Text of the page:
A prince has many rules for his people. It is his personal doctrine to set examples for others andinfluence their lesser hearts to do as a prince says. But when will this personal doctrine apply to one’sown mind, especially that of a prince? Such a ruler must set standards for himself, a necessaryguideline for how his superlative mind works. If he can not reason with himself, then how will heestablish the ideals to which his people must follow? Standing as Lorenzo De Medici’s advisor, mycounsel should be taken thoughtfully by him, which is why it is considerably important to relayMachiavelli’s enlightenment as acutely and straightforward as one can be with such a ruler. Manyquestions have arose from him after reading the treatise on how one should rule, and it is my job ingood counsel to provide these answers to Medici. My opinion is to be delivered on the speculationwhether a king should be loved or feared, kind or ruthless, or care about his demeanor and presence tohis people.
All such questions can be answered with my knowledge of Machiavelli’s theories.Perhaps the greatest debate among rulers, is whether they choose to be loved or feared, or if theyassume the hate they bring on others will amount to their reception of love from their subjects. Thechoices are endless for princes and kings alike, whether to let their guard down, and show kindness andvulnerability when addressing their citizens and enemies, or to be ruthless and cruel, keeping everyonewary in their presence. Machiavelli writes “it is better to be feared than loved,” (Chapter 17). Theseideals seem to come from the assumption that losing the ability to make others fall at your knees toanswer your whim, will be accompanied with losing any ounce of respect a subject presumably shouldhave for such a great ruler as yourself. In war-like terms, a ruler must set aside a good relation with alower individual, in order to maintain the presence of a highly respected authority figure. The morale ofthis ideology, is if you can not be feared and loved, it is better to be feared than loved.
Machiavelliproclaims the importance of how little the two often coexist, and rulers will be faced with a impactfulchoice. While Machiavelli often praises some cruel intentions of rulers, he often stresses the balance ofthe two, as one may attempt to have both sparring inclinations. The issue however, is that when givenlove, the subjects will return it to the prince, but in times of struggle, the prince’s men will desert himdue to their fickle and greedy nature.Contrary to Machiavelli’s beliefs in the ruthless perspective of a prince, a lighter morecompromised approach is used when describing the traits that amount to an honest leader. Machiavelliwrites that while it “praiseworthy” for a ruler “to be straightforward rather than crafty in his dealings,”(chapter 18), but still demonstrates that successful princes give “their word lightly,” (chapter 18).Machiavelli again emphasizes that princes are held to a moral standard that reverses the typicaldistinction between virtues and vices.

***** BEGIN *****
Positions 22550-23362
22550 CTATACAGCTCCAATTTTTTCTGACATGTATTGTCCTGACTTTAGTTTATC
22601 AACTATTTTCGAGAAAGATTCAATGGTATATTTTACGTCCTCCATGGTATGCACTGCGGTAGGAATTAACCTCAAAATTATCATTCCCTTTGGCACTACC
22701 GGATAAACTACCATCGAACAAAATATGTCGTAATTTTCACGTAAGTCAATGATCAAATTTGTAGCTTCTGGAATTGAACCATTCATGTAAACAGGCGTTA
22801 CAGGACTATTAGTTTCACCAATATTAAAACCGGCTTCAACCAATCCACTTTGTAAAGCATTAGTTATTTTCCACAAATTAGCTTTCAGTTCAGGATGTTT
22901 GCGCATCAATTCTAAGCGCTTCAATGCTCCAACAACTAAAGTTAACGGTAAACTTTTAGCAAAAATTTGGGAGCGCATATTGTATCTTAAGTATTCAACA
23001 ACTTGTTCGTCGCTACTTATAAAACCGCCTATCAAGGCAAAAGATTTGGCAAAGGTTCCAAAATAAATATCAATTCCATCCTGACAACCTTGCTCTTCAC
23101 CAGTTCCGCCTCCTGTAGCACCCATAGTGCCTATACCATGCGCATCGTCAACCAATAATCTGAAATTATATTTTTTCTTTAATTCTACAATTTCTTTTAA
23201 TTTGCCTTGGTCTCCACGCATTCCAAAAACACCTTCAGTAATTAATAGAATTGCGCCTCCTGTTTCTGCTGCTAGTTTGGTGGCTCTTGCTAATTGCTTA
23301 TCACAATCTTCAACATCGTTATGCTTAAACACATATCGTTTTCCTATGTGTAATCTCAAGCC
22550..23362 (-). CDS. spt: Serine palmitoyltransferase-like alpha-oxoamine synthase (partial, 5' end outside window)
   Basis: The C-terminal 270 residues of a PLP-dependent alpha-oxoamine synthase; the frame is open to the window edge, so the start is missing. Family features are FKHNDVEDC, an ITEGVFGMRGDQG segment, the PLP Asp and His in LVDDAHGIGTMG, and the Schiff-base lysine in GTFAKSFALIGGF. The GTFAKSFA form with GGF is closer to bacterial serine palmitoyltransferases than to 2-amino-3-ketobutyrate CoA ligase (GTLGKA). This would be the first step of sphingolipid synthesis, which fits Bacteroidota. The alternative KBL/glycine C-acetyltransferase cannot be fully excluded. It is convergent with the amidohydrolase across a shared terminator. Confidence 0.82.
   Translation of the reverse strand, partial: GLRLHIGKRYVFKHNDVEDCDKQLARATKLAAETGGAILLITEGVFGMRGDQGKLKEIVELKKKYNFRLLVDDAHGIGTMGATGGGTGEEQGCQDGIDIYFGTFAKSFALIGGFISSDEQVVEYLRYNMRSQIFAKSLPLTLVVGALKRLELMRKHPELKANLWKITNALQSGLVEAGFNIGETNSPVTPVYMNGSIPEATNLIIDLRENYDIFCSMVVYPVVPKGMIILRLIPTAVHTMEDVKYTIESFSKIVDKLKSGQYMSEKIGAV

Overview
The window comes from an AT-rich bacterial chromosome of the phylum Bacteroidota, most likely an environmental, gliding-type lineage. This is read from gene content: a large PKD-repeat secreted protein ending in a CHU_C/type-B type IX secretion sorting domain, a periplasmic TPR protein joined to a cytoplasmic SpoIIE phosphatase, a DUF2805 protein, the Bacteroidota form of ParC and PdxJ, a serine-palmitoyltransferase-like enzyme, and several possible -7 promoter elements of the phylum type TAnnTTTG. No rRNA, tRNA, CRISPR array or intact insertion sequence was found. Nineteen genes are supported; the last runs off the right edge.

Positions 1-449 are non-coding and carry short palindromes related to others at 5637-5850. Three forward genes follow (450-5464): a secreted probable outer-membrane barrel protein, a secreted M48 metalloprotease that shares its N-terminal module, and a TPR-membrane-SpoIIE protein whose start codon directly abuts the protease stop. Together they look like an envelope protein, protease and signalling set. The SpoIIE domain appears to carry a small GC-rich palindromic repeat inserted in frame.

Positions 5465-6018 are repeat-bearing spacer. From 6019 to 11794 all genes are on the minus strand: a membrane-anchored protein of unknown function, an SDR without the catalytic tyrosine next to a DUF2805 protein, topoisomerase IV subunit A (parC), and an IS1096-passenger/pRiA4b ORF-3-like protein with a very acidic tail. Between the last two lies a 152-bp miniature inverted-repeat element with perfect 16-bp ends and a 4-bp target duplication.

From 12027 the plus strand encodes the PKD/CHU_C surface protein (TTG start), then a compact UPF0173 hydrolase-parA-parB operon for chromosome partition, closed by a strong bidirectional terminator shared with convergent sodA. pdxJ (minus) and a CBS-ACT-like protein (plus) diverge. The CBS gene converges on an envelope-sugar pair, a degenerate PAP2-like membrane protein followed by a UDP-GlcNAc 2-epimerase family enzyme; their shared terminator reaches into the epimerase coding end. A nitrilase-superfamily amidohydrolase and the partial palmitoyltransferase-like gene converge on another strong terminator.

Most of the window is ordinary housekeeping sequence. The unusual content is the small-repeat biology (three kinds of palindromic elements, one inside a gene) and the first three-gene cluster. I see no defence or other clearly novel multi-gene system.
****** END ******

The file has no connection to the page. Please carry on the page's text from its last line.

Wise rulers will seek to develop their cunning and intellect,which can form a crucial aspect of their prowess. Rulers must not shirk from breaking promises when itis necessary. Machiavelli states that the modern rulers “who have achieved great things” were thosewho knew how “to trick men with their cunning,” triumphing over those who clung to “honestprinciples,” (Chapter 18).A reputation for generosity, especially among rulers is usually favored, but developing it can bedangerous. Generosity exercised in truly virtuous ways is never seen by others, so if you wish to bethought of as a virtuous ruler, you must portray an exuberant public display, Machiavelli claims. Tosupport this principle, if a prince should raise taxes and collect money from his subjects as a concept ofdeveloping social standard and order, “he will soon squander all his resources,” (Chapter 16). He caneither choose to be leeching and hated, or poor and despised. Therefore, a prudent prince will “notmind being called a miser.
” His “parsimony” will be eventually seen as generosity. (Chapter 16).Machiavelli does not associate true generosity with having a negative outcome, but rather being anunnoticed waste if not seen. A prince must be concerned with how he is seen by his people, but manytimes this is not in a true effort to please them, but to satisfy their needs with feeding their unknowndesires at times.
But “above all, a prince should avoid being despised and hated,” (Chapter 18).Despite the conflict between opposing views in Machiavelli’s philosophy, these unequivocalprinciples should be referred to when a prince may be making both commonplace and controversialdecisions alike. While these leaders may face tedious backlash for their callous and sometimesinsensitive actions, Machiavelli claims a ruler who wants to secure his position “must be prepared tonot to be virtuous, and to make use of this or not according to need,” (Chapter 15). Machiavelli’s valuesin The Prince consist of the contrast between praising the likes of the generosity-based campaign ofPope Julius II, and the relentless and acute battle strategies used against foes, that were implemented byHannibal the great war general. As these prominent figures show, leaders acquire power in differentways, and exercise their approaches further after this power is required. To what point will a princeexhaust his last measure in a grasp at leverage and authority? Will his or his subject’s morality betossed to the wind and ignored, only to see the pieces of his legacy squandered? Machiavelli’sphilosophies in The Prince serve as an ethical influence on politics, and can be justified by ourubiquitous need for human decency.
As Machiavelli states, “He who neglects what is done for whatought to be done, sooner effects his ruin than his preservation,”